Earn Your Cub Scout Merit Badge in Anger

FURIOUS EDITORIAL NOTE: The names in this post have been altered to protect the guilty and shame the innocent.

In 1983, the Angry Czeck and my brother (we’ll call him “Cherry”) joined the Cub Scouts of America. I believe the circumstances of my involvement centered around Angry Mom summoning my brother and I to the dinner table and saying, “I signed you up for Cub Scouts.” She would later employ the same strategy when the church began recruiting new alter boys.

If you think you’re about to read a cutting mental bitch slap applied to the largest homophobic boys club this nation has to offer, then think again, Gustav, because the Angry Czeck had a kick-ass time being a Cub Scout. If the CIA ever releases the Angry Czeck’s grade school photos, you’ll see that the majority of images featured a gap-toothed, four-foot tall version of yours truly wearing his Cub Scout shirt that sagged with a chest full of merit badges. I didn’t opt for the Cub Scout slacks with the nifty yellow stripe down the side because they cost too many bucks, and the shirt looked badass with jeans anyway.

Now that’s Badass.

If you’re a first year Cub Scout, they call you a Bobcat, which makes you the bitch of the entire pack. If you didn’t want to be some WEBLOS’ punching bag forever, you had to work your ass off to earn enough merit badges to ascend to the next level, Wolf. Earning merit badges involved tying knots, memorizing wholesome pledges, and writing a couple dopey essays. (I recently found my old Bobcat merit journal. Very humbling. The entries appear to have been written either by Frankenstein or the guy locked in the basement on Desperate Housewives.)

The totem pole in the Cub Scout pack (which was divided into Dens) was Bobcat, Wolf, Bear, and then finally WEBLOS. That’s right, dickhead. We Blows. Before you start making your funny little quips, Galahager, just remember we were fresh, innocent, 12-year-old boys who enjoyed camping trips, swimming in ponds, and woodworking. (Fuck you!) The WEBLOS (which stands for We’ll Be Loyal Scouts) were comprised of the most advanced Cub Scouts only a year removed from becoming a Boy Scout. I only knew two kids who became Boy Scouts, and both were First Rate Dweebs. They were polite though.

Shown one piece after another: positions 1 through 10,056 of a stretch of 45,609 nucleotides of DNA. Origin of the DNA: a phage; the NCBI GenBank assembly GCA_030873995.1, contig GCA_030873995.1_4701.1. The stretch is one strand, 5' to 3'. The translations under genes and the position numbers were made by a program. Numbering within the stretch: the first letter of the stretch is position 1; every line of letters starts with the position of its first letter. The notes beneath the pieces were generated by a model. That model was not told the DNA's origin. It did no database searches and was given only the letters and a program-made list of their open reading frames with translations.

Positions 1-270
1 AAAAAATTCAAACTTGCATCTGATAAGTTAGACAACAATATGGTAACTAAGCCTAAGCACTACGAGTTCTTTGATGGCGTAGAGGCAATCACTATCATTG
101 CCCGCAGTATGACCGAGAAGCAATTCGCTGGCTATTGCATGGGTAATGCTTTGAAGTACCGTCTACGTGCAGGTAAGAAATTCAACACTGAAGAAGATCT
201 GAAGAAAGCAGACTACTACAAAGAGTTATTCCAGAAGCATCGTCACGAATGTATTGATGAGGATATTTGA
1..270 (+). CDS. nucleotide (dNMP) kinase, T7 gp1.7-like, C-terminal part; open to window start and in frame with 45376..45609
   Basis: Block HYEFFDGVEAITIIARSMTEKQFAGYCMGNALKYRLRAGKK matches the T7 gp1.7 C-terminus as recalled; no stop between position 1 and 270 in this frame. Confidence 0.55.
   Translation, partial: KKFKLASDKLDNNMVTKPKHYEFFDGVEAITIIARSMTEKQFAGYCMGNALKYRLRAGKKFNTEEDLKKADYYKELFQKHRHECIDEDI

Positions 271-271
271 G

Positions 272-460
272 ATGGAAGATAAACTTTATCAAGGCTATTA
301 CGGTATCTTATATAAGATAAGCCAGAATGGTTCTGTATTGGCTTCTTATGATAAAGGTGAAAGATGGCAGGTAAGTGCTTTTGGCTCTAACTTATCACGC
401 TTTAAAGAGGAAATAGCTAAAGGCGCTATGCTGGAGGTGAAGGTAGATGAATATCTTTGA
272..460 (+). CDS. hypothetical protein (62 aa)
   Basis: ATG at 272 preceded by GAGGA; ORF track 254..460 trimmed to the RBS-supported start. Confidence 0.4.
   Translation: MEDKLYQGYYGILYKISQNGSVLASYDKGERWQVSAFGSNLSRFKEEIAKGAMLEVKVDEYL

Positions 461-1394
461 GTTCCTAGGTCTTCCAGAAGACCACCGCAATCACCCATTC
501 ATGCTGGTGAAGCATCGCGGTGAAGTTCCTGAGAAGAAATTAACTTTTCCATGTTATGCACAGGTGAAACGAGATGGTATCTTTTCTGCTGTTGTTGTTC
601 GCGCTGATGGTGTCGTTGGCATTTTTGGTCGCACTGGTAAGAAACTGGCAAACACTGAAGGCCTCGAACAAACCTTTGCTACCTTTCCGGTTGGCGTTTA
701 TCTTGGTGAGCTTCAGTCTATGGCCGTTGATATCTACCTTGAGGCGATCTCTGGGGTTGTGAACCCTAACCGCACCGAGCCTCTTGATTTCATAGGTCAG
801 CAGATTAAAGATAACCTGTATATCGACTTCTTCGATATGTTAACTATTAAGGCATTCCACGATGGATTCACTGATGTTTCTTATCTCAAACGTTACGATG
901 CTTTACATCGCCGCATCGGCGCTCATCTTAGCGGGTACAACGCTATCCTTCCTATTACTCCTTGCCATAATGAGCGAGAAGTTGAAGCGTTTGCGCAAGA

My first year in the Cub Scouts was a test of fortitude. Not for me. I just had to show up to the meetings. No, for my parents, who at the time were barely older than the Cub Scouts themselves. (Let that be a lesson, you frisky, hormone crazy, kids reading at home while scrolling through porn!) Suddenly, Angry Mom had to learn how to tie a sailor’s knot, and Angry Dad was conscripted into baking cakes for the Cub Scout Bake Off.

If you’re wondering where the Angry Czeck is going with this, then I advise you to take a chill pill. I’m about to relate one of the happiest days of my life (it ranks just below recording a 0.07 on the breathalyzer a couple years back). You can’t have anger without happiness. Because if you’ve never been happy, how do you know when you’re angry? (I borrowed that wisdom from one of the chick flicks Mrs. Angry sneaks onto the NetFlix queue. Nothing ruins your evening more efficiently that reaching into the mailbox expecting to find Batman Begins, only to pull out The Notebook instead.)

Every year in Malvern, Arkansas, the Cub Scouts hold the Pinewood Derby. During the Christmas Cub Scout Pack Meeting, a guy wearing a Santa Suit ho-hoes into the assembly and passes out a shit load of pinewood derby kits to all the good Cub Scouts. I got mine and showed it to Angry Mom, who offered a “What the hell is that?” shrug in response. The Cub Scouts is a learning experience for the entire family.

A Cub Scout Pinewood Derby kits comes with a rectangular block of wood, four plastic wheels (with some metal pegs for an axle), a few nifty numbers decals and some rudimentary instructions that enable the reader to transfer a wood block into a sleek miniature racer. It was a job for Angry Dad.